SOUTH PORTLAND — Although Saturday was sunny and warm, a line of mostly young men formed indoors in a dark blue hallway of the Wyndam Hotel.
They each paid a $25 registration fee for a gift bag and information book for Battlefield Convention 2009 – or BattlefieldCon, a one-day, all-day gaming convention. (Gamers lugging a TV set, game console or a game controller to lend, received a $5 discount.)
The organizer, Peter Robishaw of Falmouth, darted around the Lighthouse ballroom checking power cables, Internet issues and answering every question, from the technical to the schedule. “My stomach is jumpy,” he said in a rare free moment.
BattlefieldCon was the first convention Robishaw has produced. “I was tired of hearing about amazing conventions that were too far away, so I started my own,” he said.
He learned about the practical behind-the-scenes organizing after working for PortCon, a similar gaming convention held in June 2009. “My convention is a little bit different from PortCon,” Robishaw said. “It isn’t as much about anime (Japanese animation) or dressing up as characters. It’s more about playing the games and competing.”
Even for a small convention, Robishaw did eight months of preparation: making a Web site, advertising on the radio and on social networks, recruiting friends as staff (including his fiance and his little brother), printing information books, renting the space and negotiating the Internet use
“Yeah, I hope it goes well and people have a good time,” he said. “I definitely want to do it next year and make it bigger.”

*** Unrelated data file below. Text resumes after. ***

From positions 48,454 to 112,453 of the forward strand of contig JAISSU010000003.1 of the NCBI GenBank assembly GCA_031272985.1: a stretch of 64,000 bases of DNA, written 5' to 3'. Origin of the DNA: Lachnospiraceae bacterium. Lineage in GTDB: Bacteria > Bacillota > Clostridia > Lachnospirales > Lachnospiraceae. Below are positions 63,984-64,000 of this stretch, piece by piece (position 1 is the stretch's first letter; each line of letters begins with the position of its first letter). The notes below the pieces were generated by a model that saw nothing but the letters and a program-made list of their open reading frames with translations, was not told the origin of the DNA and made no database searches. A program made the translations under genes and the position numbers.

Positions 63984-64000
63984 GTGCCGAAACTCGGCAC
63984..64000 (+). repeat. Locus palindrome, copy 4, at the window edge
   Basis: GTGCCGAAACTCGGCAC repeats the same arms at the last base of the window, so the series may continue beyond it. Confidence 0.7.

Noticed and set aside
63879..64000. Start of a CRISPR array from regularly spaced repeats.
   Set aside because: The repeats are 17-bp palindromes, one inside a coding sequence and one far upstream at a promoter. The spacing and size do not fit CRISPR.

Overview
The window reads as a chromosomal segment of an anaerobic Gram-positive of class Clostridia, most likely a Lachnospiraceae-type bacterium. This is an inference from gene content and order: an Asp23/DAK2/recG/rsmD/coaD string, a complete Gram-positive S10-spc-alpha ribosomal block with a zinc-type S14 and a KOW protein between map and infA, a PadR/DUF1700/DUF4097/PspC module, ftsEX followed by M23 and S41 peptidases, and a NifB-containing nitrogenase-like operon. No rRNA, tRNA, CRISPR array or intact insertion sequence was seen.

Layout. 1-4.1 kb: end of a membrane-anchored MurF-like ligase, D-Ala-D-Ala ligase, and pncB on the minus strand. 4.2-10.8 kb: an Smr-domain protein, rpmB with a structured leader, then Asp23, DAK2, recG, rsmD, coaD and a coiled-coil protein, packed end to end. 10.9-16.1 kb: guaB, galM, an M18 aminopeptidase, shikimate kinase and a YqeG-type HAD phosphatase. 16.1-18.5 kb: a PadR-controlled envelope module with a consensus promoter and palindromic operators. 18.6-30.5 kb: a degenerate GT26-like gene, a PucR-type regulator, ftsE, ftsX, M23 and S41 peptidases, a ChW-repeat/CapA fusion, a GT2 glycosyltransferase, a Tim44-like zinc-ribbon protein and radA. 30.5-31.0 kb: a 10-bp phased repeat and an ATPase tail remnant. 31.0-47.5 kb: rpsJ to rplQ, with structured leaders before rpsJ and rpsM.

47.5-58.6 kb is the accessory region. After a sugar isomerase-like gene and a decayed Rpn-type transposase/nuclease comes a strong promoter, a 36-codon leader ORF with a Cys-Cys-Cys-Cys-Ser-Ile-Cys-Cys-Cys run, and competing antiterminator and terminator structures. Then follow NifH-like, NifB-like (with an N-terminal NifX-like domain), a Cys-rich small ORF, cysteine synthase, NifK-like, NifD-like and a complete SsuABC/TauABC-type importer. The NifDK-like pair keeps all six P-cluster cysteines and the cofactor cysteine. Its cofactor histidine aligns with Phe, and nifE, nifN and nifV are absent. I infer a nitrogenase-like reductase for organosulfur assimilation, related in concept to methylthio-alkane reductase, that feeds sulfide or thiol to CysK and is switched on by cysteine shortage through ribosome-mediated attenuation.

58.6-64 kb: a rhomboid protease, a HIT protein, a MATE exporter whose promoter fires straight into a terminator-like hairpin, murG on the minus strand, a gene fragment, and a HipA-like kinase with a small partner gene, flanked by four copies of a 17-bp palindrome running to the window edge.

The ballroom hummed with voices and a plastic staccato of drumming from the “Rockband 2” drum set. Four long lines of guys hunched over their controllers in front of a hodgepodge of TV sets. More gamers stood behind their chairs watching and commenting on the exploits of the virtual heroes, as explosions reflected off glasses or cast blue hues on participants’ faces. About 200 people were in attendance.
Ryan Janson, of South Portland, played “Streetfighter 4” against Chris Tran from Portland.
“This is an opportunity for people to play different games then they would normally, and play against people that they don’t know … in person instead of just online,” Janson said. “It’s really nice to meet the person you are playing against, and we shake hands after the match, all that stuff.”
Robishaw worked out a variety of cash and game prizes for tournament winners. But most of the participants just wanted bragging rights.
“There’s a lot of pride in how good you are at a certain game,” Janson said. “I want to see how I compare with other people.” He looked over at the other players in the ballroom and added, “I’m proficient with the shooting games like Halo 3 and Call of Duty but some of the people here are on a different level.”
A handful of girls at the convention played “Guitar Hero,” “Rockband 2” or “Dance Dance Revolution” set up along the periphery of the room.
“Most girls aren’t into the shooter games, killing people or taking cars and running people over,” said 17-year-old Abby Juarez of Scarborough, who was registering participants. She said she enjoys all the games, but doesn’t feel skilled enough to compete.
Kal Lavoie, another girl gamer, rapidly punched buttons as she played “Beatmania iiDX,” a game like Simon Says that quickly gives you color coded music. When you correctly hit the corresponding buttons, the music plays accurately.
“I just like to be around other people that play games,” LaVoie said. “There aren’t many other ways to meet people, when you normally do this stuff alone in the basement.”
Jonathan Gene, 18, of Westbrook, and Chuck Han, 21, of Falmouth, practice playing “Streetfighter 4” before the competitions begin at BattlefieldCon on Aug. 8 in South Portland.Emily Boisvert, 16, and Alex Lavergne, 15, both of Brunswick, jump around on the game controller playing “Dance Dance Revolution” at BattlefieldCon on Aug. 8 in South Portland.